Dodge Dart Review

Dodge Dart Review

Compact Dodge cars haven't had a glowing history, with names like Aries, Caliber, Neon and Shadow best consigned to the forgotten chapters of automotive history. However, the original Dodge Dart was one notable exception. Not only did it provide reasonably dependable (for the 1970s) family transportation, it also elicited quite a following among car enthusiasts.

It's this enthusiasm that Dodge is trying to recapture with its distinctive new Dart. The days of Darts with available powerhouse V8s are long gone, but with a front-wheel-drive chassis derived from the lithe Alfa Romeo Giulietta, the four-cylinder Dart promises a different sort of fun. Instead of laying down rubber, it offers sharp steering and commendable road holding whether you're taking a spirited drive on a back road or simply running errands around town.

More importantly, the new Dodge Dart offers a degree of quality, feature content and mechanical sophistication that greatly exceeds that of previous small Dodges. When compared to other compact sedans, it's not a class leader, but it's certainly competitive.

Current Dodge Dart
The Dodge Dart is a compact sedan whose basic structure, suspension and steering are derived from the Alfa Romeo Giulietta, a sporty hatchback sold in Europe. This isn't just an Italian dressed in an Uncle Sam hat, though. The Dart is not only much bigger than the Alfa, it's also larger than its myriad "compact" car competitors. Only VW's Jetta comes close. This results in more passenger space and also creates the feeling that you're driving something rather substantial. It certainly doesn't feel like a compact car.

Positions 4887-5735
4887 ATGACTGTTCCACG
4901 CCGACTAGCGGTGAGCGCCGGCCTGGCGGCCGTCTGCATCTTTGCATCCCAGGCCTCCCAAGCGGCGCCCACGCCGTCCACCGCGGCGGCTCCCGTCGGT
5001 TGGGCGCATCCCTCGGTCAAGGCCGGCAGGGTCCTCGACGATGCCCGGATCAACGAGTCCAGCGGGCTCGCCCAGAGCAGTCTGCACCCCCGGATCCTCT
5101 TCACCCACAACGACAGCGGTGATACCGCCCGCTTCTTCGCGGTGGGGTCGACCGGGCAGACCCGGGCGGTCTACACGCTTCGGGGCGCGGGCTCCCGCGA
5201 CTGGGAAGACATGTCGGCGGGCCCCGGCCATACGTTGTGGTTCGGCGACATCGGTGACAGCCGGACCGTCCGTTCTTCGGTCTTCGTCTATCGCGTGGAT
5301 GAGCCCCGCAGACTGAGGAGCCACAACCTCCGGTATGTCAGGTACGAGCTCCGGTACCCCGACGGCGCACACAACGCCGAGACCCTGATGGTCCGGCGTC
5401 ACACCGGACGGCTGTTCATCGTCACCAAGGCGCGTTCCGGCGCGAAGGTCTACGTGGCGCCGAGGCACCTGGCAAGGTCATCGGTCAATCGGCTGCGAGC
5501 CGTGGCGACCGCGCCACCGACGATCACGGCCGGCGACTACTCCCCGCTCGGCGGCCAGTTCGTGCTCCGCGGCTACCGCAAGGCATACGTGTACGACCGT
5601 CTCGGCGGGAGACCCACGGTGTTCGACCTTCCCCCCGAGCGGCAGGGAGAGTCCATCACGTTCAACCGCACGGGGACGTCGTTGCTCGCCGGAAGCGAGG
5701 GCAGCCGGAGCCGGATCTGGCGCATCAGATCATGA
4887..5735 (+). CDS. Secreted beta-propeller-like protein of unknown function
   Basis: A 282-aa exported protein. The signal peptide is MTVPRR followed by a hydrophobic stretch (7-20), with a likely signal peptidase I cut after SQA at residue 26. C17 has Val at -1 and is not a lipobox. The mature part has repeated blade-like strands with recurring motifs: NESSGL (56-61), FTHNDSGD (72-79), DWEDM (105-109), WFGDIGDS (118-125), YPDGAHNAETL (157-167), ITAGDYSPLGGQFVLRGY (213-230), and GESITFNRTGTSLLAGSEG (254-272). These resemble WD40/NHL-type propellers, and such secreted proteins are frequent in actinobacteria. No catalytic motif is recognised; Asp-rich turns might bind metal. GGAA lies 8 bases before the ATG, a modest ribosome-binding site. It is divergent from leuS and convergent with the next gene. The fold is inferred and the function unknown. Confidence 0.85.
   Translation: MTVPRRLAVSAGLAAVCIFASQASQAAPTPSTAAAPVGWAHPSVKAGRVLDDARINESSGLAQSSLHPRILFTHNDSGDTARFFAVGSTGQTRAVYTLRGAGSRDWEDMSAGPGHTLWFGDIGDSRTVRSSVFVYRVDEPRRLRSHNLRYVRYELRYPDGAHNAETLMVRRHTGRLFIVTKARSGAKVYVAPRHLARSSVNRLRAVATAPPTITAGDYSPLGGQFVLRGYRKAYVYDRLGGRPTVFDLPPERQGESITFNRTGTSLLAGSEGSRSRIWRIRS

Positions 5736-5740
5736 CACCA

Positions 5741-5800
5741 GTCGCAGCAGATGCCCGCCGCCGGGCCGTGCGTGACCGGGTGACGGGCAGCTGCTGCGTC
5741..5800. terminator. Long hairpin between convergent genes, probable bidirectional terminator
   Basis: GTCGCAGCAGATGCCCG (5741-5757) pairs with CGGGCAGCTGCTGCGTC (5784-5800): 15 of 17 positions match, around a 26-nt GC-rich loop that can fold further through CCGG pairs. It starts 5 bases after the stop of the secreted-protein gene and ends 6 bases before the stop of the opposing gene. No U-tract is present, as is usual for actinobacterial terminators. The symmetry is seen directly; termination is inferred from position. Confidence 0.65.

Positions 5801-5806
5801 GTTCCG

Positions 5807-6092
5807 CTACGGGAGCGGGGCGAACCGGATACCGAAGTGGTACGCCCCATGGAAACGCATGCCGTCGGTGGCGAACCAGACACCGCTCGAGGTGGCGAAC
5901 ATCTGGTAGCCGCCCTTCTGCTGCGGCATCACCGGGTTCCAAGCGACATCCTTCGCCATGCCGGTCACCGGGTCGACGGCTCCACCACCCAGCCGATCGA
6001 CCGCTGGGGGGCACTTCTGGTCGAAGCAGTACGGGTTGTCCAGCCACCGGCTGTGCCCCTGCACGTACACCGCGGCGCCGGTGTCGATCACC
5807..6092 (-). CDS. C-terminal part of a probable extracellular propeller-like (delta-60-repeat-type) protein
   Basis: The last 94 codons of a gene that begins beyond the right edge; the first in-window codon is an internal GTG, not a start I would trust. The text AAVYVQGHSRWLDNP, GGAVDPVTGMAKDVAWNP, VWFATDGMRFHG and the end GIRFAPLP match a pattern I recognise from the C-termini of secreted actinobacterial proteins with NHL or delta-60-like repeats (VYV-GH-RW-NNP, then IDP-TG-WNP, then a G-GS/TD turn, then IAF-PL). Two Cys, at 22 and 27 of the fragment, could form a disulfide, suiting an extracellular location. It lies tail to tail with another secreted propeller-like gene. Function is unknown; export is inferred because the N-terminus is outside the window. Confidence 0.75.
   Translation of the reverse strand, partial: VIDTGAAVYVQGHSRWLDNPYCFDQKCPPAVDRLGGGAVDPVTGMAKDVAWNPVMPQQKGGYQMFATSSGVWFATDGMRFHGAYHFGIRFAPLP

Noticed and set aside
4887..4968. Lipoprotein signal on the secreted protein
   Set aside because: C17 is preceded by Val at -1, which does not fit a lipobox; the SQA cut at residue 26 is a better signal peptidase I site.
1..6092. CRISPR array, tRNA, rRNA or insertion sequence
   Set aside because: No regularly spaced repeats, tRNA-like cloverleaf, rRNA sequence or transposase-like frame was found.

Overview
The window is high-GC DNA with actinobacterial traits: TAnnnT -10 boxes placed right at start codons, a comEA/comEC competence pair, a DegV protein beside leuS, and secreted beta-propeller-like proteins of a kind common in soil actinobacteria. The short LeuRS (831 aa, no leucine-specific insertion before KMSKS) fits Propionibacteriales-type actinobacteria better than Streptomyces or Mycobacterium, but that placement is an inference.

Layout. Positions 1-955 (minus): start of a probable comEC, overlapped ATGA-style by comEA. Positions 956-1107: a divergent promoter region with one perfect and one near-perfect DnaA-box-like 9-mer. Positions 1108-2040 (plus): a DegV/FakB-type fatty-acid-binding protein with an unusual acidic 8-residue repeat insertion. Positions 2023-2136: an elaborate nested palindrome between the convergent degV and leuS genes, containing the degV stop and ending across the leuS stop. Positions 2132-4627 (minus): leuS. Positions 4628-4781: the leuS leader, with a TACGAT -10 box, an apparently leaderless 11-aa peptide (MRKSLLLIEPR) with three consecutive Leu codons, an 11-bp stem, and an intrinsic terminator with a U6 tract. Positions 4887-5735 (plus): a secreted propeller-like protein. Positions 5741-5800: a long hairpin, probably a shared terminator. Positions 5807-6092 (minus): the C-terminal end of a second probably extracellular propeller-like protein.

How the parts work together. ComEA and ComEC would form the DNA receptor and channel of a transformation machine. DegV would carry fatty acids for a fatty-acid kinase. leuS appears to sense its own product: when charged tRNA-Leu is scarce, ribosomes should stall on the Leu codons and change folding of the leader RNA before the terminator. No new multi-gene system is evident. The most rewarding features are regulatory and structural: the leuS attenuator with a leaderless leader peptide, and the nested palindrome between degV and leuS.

There are five trim levels: SE, SXT, Aero, Limited and GT. All offer a choice of a six-speed manual or a six-speed automatic transmission, with the exception of the automatic-only Limited. The base SE model has a 2.0-liter, 160-horsepower four-cylinder engine.  Acceleration can be rather slow with this engine, especially with the automatic. We recommend going with the SXT, Limited or GT, as all come with a 2.4-liter 184-hp four-cylinder. The fuel-efficiency-focused Aero features a turbocharged 1.4-liter four with 160 hp that offers more punch and better gas mileage than the base SE. Note, however, that the Aero's automatic transmission is an automated manual design that is considerably less refined than the conventional automatics found in other Darts.

Although the SE comes with just a basic level of equipment, the Dodge Dart nevertheless slathers on an abundance of comfort, convenience and luxury items as you move up trim levels and start checking off options boxes. Although features like blind-sport warning systems and dual-zone climate control have become increasingly common in this class, they still give the Dart a bit of an upscale feel. Several special trim materials and a broad palette of available colors make the Dart a little more distinctive as well.

Overall, we think the Dodge Dart is a competitive small sedan that ultimately falls short of its competitors. We would steer clear of the base model and the Aero model due to their unappealing powertrains, while some drivers have found the front seats to be uncomfortable. On the other hand, the Dart deserves consideration based on its sizable cabin and trunk, user-friendly electronics, big-car driving character and ample feature content.

Used Dodge Dart Models
The Dodge Dart was reintroduced for 2013 and cars from that first model year had different engine availability. The 2.0-liter engine was standard on all trims, while the 1.4-liter turbocharged engine and its wonky automated manual transmission were more widely available. Given that only the GT trim came with the 2.4-liter engine, we'd probably steer clear of a first-year Dart.

Dodge Dart years